# Blender Python Bites #5 – Check if a point is inside a mesh

When manipulating meshes or doing procedural generation using the Blender Python API, there comes a time when you would want to determine if a particular point in space is inside or outside a mesh. It might be easy to predict this when you are looking at a point and a mesh visually, but how do you determine if a point is inside or outside a given mesh programmatically?

Let’s see how we can achieve this using the Blender API.

## Vectors, Object Space and Closest Point

First things first, let’s think about the problem mathematically before diving into code. Basically, we have one of two possibilities: The point is either inside or outside the mesh. There is a third possibility that it could be exactly on the surface, but let’s ignore that for now. Have a look at the following diagram:

We have point A that is inside the circle, and point D that is outside the circle. The points B and E denote the *closest point* on the circle to points A and D respectively. The lines BC and EF are the *surface normals* at the points B and E respectively.

If you notice, for point A, that is inside the circle, the lines AB and BC point in the same direction. This is true for any point inside the circle. Similarly, for point D that is outside the circle, the lines DE and EF point in opposite directions. This is true for any point outside the circle.

Basically, these two rules enable us to determine if a point is inside or outside a given mesh. Now that we have a mathematical model, let’s think about how to implement this using the API.

We have three problems to solve:

- Finding the closest point on the mesh to a given point
- Finding the surface normal at this closest point
- Determine if both of them point in the same or opposite direction

For problems 1 and 2, Blender has a direct solution through the `closest_point_on_mesh()`

method. This method can be called from any object, including meshes created from curve extrusions, NURBS surfaces, etc. This method takes a `point`

as input and returns four things:

`result`

– a*boolean*value that is True if a closest point is found and False otherwise`location`

– a*mathutils.Vector*object denoting the location on the object closest to the point`normal`

– a*mathutils.Vector*object denoting the surface normal at the closest point`index`

– an*int*value denoting the index of the face where the closest point was found

One thing to note here is that the `point`

that this method takes as an input has to be provided in *object space*. Basically that means, the coordinates of the point you provide as input should be with reference to the object; not the origin. When you get the location of an object using the API (or by looking at the properties panel), the coordinates are with respect to the origin, aka. world space.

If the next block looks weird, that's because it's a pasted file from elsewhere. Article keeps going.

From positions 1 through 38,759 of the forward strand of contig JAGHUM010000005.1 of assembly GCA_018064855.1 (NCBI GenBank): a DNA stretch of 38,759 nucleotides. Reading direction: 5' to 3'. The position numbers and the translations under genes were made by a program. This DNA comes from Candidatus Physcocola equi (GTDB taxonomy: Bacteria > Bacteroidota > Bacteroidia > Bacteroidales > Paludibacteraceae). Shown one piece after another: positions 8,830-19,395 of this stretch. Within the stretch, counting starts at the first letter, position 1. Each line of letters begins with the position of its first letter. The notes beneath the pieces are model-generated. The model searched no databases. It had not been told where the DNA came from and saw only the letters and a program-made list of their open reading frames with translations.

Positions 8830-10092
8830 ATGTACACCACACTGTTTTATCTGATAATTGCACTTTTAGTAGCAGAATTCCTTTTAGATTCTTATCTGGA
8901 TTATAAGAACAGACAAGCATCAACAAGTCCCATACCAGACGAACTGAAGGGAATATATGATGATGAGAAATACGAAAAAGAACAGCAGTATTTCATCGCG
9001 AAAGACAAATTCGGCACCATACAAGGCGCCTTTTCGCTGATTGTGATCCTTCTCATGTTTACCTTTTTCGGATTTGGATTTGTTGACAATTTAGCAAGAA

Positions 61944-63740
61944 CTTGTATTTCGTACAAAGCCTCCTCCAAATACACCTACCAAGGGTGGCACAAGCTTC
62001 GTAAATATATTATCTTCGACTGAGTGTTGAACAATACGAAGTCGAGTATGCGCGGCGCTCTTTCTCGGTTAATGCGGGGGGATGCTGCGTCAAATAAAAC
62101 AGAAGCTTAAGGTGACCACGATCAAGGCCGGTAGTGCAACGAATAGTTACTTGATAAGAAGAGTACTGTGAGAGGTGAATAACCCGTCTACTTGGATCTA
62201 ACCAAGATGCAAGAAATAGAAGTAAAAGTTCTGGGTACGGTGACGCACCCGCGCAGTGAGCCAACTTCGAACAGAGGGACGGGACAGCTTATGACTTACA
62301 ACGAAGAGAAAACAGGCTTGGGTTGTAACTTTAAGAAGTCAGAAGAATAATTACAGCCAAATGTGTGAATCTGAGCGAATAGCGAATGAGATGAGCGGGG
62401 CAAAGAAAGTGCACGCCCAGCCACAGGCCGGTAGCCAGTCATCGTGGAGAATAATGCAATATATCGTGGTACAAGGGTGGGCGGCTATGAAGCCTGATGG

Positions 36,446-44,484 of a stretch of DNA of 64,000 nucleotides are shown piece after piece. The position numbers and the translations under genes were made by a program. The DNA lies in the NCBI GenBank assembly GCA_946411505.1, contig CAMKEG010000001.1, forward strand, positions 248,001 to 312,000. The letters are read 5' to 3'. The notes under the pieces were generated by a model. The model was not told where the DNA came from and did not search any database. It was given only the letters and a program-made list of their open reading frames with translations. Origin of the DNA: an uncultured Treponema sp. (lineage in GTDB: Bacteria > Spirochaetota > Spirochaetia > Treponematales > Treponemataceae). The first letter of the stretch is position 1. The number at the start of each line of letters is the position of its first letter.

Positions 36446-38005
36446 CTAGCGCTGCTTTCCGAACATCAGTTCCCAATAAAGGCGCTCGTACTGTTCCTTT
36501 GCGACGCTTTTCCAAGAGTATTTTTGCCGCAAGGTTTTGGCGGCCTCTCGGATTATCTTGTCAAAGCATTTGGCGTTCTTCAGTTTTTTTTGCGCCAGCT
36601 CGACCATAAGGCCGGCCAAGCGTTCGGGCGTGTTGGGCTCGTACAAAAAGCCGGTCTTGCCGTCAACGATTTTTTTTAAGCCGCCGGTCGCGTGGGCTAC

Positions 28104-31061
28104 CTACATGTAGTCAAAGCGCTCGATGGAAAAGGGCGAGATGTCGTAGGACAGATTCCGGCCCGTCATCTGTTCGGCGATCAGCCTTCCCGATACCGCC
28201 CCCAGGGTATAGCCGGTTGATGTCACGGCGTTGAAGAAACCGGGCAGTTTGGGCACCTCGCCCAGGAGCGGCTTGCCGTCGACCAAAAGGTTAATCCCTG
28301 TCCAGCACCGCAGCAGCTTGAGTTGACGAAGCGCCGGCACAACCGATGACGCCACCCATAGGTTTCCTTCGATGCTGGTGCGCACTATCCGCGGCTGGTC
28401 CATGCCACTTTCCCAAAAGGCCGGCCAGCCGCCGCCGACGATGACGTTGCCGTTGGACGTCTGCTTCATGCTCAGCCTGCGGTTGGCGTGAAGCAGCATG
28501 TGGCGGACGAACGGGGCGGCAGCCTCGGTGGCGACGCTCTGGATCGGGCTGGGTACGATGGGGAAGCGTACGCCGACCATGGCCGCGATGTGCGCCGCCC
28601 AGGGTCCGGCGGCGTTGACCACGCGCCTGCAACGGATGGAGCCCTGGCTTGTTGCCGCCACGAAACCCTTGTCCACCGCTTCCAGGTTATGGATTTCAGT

For example, consider a scene like this:

Here, both the suzanne and the empty are sitting somewhere above the grid floor. I get their respective locations like:

```
>>> bpy.data.objects['Suzanne'].location
# Vector((-0.8009814620018005, 0.9618351459503174, 4.1569132804870605))
>>> bpy.data.objects['Empty'].location
# Vector((-0.500006914138794, 0.2223377823829651, 4.817152976989746))
```

Both of these returned values are with respect to the origin. In order to get the coordinated of a point in object space, we simply have to subtract the location of the object (with respect to which we need the coordinates) from the point in question. Assuming the location of the empty is the point you want to check if it’s inside or outside the mesh (Suzanne), you would simply do:

```
>>> loc_point = bpy.data.objects['Empty'].location
>>> loc_mesh = bpy.data.objects['Suzanne'].location
>>> loc_point - loc_mesh
# Vector((0.3009745478630066, -0.7394973635673523, 0.6602396965026855))
```

Subtracting the location of the mesh from the point in question thus would basically give us the coordinates of the point in object space.

Now that we got the coordinates of the point in object space, let’s pass it on the the `closest_point_on_mesh()`

and see what happens:

```
>>> bpy.data.objects['Suzanne'].closest_point_on_mesh(loc_point - loc_mesh)
# (True, Vector((0.33592677116394043, -0.7744495868682861, 0.6882014870643616)), Vector((0.6154574751853943, -0.6154574751853943, 0.4923659861087799)), 86)
```

We can see that it returns a tuple of four values that correspond to the ones we discussed above.

- First, there is a boolean value True, which means that a closest point was found successfully.
- Second, there is a Vector denoting the closest point on the mesh surface to our input point
- Third, there is a Vector denoting the surface normal at this closest point on the mesh